BALTIMORE -- Catholic Relief Services announced that it will be forced to close its food program in the Sudanese state of Western Darfur at the end of March.
A statement from CRS headquarters in Baltimore did not list a reason for the program's closure, and a CRS spokeswoman in Baltimore said March 28 the agency would not comment further.
However, the previous day, Sara Fajardo, CRS spokeswoman in Africa, told Agence France-Presse that the Sudanese government had asked CRS to leave because it said it could not guarantee staffers' security. CRS remained in Darfur in 2009 when the government expelled 13 other aid agencies.
"One of their (government's) claims was that we were distributing Bibles. This is completely wrong. It is against all our operating principles," Fajardo said. "We are a humanitarian organization whose work is based on need and not creed. The majority of our staff in Darfur are Muslim."
In mid-January, more than a dozen CRS workers were evacuated from a remote area of Western Darfur to the Sudanese capital of Khartoum with the help of the United Nations after receiving "indications of threats." CRS, the U.S. bishops' international relief and development agency, has not resumed its operations since then.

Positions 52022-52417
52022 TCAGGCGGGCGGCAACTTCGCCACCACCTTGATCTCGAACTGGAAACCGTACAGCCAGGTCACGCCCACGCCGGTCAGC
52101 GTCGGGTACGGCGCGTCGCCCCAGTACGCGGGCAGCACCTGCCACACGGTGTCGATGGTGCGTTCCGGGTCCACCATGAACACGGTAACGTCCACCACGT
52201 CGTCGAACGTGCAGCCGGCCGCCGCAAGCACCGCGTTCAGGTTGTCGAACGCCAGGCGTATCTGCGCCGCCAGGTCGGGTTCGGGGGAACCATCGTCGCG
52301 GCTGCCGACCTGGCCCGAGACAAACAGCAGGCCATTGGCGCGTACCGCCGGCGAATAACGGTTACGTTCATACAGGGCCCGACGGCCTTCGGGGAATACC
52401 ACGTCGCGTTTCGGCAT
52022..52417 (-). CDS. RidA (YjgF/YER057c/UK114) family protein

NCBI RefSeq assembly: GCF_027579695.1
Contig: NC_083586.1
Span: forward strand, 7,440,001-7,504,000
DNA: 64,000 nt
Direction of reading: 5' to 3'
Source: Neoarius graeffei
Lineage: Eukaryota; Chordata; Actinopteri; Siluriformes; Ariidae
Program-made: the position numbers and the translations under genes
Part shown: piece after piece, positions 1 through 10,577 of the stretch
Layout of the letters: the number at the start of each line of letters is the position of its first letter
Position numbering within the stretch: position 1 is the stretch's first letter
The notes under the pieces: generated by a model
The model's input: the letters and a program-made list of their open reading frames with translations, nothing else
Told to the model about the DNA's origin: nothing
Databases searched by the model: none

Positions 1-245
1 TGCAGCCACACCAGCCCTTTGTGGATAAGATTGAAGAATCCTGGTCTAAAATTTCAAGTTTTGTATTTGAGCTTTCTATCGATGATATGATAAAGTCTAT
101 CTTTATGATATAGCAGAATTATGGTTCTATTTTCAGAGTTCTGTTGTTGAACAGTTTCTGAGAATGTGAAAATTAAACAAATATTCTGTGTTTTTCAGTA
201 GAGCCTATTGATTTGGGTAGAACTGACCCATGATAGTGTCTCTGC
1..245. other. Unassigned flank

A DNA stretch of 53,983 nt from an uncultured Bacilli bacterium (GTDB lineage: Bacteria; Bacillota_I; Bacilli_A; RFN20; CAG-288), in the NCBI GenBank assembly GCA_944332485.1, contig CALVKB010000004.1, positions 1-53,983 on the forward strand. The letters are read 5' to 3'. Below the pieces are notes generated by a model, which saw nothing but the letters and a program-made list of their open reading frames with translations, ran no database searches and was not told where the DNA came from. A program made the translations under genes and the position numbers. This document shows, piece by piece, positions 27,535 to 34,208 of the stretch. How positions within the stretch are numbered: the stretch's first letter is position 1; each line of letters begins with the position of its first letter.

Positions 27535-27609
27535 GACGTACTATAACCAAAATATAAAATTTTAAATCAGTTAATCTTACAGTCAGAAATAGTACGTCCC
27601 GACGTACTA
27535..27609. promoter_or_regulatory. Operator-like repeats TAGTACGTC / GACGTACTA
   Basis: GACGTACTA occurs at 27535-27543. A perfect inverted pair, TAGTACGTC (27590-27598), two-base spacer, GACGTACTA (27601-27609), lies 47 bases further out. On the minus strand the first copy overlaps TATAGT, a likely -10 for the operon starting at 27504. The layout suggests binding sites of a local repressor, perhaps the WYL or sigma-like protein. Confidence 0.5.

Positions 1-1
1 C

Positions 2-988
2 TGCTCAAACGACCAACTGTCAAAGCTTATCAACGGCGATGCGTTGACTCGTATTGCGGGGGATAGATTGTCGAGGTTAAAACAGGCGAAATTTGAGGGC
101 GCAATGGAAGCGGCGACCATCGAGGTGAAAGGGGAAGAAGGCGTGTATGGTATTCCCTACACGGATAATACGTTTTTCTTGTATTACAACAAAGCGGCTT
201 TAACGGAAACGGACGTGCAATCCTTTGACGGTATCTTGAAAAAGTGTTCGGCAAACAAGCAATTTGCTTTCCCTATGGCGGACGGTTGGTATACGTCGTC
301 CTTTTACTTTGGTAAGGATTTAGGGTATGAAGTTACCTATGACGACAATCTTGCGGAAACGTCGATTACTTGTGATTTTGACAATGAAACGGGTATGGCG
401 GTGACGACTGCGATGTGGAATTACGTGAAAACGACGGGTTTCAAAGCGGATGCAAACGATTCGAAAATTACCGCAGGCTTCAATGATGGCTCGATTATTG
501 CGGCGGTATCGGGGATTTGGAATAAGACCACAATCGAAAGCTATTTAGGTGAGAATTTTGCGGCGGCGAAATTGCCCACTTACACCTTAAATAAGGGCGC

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The threats and evacuation came less than two weeks after the start of an independence referendum in Southern Sudan in which voters overwhelmingly voted to separate from the North. CRS worked to support programs, such as peace-building initiatives and distribution of radios to people, so they could educate themselves about the referendum.
CRS has worked in Sudan since 1972 and first began responding to the Darfur crisis in 2004. The agency said if it closes its food program, more than 400,000 people will be without food aid.
"We call upon the Sudanese government to immediately restore the flow of food aid to the people of West Darfur by either allowing us to resume our service, or urgently finding an alternative," said CRS President Ken Hackett.
Without permission to return to Darfur, CRS said it will be forced to close all other programs, including basic education, school construction, emergency shelter, agricultural promotion, veterinary assistance, water and sanitation supply, and peace building.
In mid-March, U.N. officials said more than 70,000 people had fled fighting in Darfur, increasing the numbers of displaced. Officials said one camp near El Fasher had approximately 170,000 displaced Sudanese.
The agency's work in Darfur began after two insurgent groups largely aligned with African farming communities formed to fight what they claimed was the region's historical marginalization from the Arab-dominated central government, as well as to lay their claim for a rightful share of the region's mineral wealth.
The government responded by arming Arab nomads, ostensibly to counter the threat of the insurgency. Yet Arab militias -- known as Janjaweed, or "devils on horseback" -- also turned their weapons against innocent civilians.